The top view of the outline of the object is shown in the colour red and can be moved with the mouse relative to the centre of the screen, which defines the position of the object relative to the view plane.

The red cross at the centre of the screen shows the current centre for rotating and spinning.

### Desktop

The area of the Commander from which the PHOENICS modules can be run by using a hotkey or icon.

### DFEG

(Data Finite Element Generation) directive (see TR206)

### DIAGnostic

---------------------------------

Diagnostic messages are printed on occasion by the SATELLITE and by EARTH. Those from the SATELLITE will normally be concerned with errors in PIL syntax, and will indicate to the VDU (except in batch-mode output) the PIL statement in error. See group 25 and DEBUG to learn of what debug can be obtained from EARTH.

### DIFCUT

---- PIL real; default= 0.5; group 8 --- -

DIFCUT....diffusion/convection cutoff.

The diffusion contribution to the finite-volume-equation coefficient is diminished by DIFCUT*ABS(convection contribution), but not allowed to become negative, in order to account approximately for diffusion-convection interactions.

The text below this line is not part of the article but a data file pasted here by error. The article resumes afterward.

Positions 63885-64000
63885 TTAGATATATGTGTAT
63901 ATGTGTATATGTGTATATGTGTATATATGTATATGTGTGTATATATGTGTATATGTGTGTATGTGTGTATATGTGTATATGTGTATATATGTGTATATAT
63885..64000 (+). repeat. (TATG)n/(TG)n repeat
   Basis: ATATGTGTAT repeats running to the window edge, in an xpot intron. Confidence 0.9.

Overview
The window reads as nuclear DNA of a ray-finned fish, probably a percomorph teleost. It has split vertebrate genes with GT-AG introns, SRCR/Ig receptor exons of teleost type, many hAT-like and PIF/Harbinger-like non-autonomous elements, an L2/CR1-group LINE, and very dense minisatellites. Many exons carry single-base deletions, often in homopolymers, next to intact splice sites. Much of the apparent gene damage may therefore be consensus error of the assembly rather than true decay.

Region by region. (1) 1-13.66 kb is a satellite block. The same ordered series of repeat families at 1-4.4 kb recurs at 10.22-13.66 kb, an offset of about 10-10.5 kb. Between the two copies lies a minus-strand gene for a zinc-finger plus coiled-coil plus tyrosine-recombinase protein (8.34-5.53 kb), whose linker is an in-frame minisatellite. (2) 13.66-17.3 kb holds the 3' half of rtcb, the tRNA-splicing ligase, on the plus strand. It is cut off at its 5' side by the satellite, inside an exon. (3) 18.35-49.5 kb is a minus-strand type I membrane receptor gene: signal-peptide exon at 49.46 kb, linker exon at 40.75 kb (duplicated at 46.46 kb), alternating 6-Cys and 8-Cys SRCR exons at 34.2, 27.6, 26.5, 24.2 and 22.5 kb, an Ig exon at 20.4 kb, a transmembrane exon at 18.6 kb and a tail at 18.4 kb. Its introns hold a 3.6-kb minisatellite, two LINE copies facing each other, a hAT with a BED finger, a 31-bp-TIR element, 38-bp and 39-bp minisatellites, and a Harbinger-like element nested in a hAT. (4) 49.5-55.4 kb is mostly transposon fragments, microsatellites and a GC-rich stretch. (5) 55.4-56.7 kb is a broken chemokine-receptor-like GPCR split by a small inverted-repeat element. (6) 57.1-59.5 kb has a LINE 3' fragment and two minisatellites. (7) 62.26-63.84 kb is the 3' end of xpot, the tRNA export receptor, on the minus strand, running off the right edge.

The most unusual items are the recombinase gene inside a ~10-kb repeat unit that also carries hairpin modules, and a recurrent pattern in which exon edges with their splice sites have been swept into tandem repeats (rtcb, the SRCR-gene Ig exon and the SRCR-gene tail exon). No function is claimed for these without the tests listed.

Therefore the default value, which cuts off diffusion when the cell Peclet number equals 2.0, corresponds to the "hybrid- interpolation" scheme, whereas DIFCUT=0.0, giving no diminution, corresponds to the "upwind-interpolation" scheme.

### Diffuser object

In the parlance of heating and ventilating engineers, a "diffuser" as a fitting through which air enters a room.

To facilitate their introduction into simulation scenario, special 'PHOENICS objects' are provided. Click here for the description in the FLAIR user guide.

(see GROUP 12)

### Diffusion fluxes, accessing or altering

(see UDIFF logical, Group 8)

### Diffusion neighbours,accessing or altering

(see UDIFNE logical, Group 8)

### Diffusion/convection cutoff

(see DIFCUT real, Group 8)

### DIGITISE

---- Autoplot Help ----

DIG[ITISE]

The cursor can be used to obtain the x and y coordinates of any series of points on the screen. These will be stored in memory as the next data set, and can thus be plotted as normal. The points can be saved on a disc file by using the ELEMENT SAVE command.